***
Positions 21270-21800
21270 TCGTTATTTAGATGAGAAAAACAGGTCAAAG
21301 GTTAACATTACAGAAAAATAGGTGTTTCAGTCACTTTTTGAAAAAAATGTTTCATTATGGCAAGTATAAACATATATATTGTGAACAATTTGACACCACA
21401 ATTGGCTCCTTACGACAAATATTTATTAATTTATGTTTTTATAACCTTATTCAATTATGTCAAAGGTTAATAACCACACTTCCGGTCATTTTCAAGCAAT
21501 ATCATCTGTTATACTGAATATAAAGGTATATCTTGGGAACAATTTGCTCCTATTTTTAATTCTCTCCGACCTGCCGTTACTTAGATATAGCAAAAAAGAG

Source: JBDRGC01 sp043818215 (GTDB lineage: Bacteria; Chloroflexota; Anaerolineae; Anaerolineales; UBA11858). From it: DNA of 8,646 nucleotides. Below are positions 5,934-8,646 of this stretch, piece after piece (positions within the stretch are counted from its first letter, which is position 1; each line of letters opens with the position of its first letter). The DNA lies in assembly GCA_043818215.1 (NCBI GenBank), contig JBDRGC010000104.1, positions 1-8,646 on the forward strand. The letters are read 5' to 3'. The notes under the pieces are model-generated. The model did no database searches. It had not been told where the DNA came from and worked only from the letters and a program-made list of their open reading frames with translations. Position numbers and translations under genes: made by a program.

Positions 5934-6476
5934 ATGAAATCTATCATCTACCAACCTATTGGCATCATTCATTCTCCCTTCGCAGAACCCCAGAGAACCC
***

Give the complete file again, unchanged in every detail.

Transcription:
Positions 21270-21800
21270 TCGTTATTTAGATGAGAAAAACAGGTCAAAG
21301 GTTAACATTACAGAAAAATAGGTGTTTCAGTCACTTTTTGAAAAAAATGTTTCATTATGGCAAGTATAAACATATATATTGTGAACAATTTGACACCACA
21401 ATTGGCTCCTTACGACAAATATTTATTAATTTATGTTTTTATAACCTTATTCAATTATGTCAAAGGTTAATAACCACACTTCCGGTCATTTTCAAGCAAT
21501 ATCATCTGTTATACTGAATATAAAGGTATATCTTGGGAACAATTTGCTCCTATTTTTAATTCTCTCCGACCTGCCGTTACTTAGATATAGCAAAAAAGAG

Source: JBDRGC01 sp043818215 (GTDB lineage: Bacteria; Chloroflexota; Anaerolineae; Anaerolineales; UBA11858). From it: DNA of 8,646 nucleotides. Below are positions 5,934-8,646 of this stretch, piece after piece (positions within the stretch are counted from its first letter, which is position 1; each line of letters opens with the position of its first letter). The DNA lies in assembly GCA_043818215.1 (NCBI GenBank), contig JBDRGC010000104.1, positions 1-8,646 on the forward strand. The letters are read 5' to 3'. The notes under the pieces are model-generated. The model did no database searches. It had not been told where the DNA came from and worked only from the letters and a program-made list of their open reading frames with translations. Position numbers and translations under genes: made by a program.

Positions 5934-6476
5934 ATGAAATCTATCATCTACCAACCTATTGGCATCATTCATTCTCCCTTCGCAGAACCCCAGAGAACCC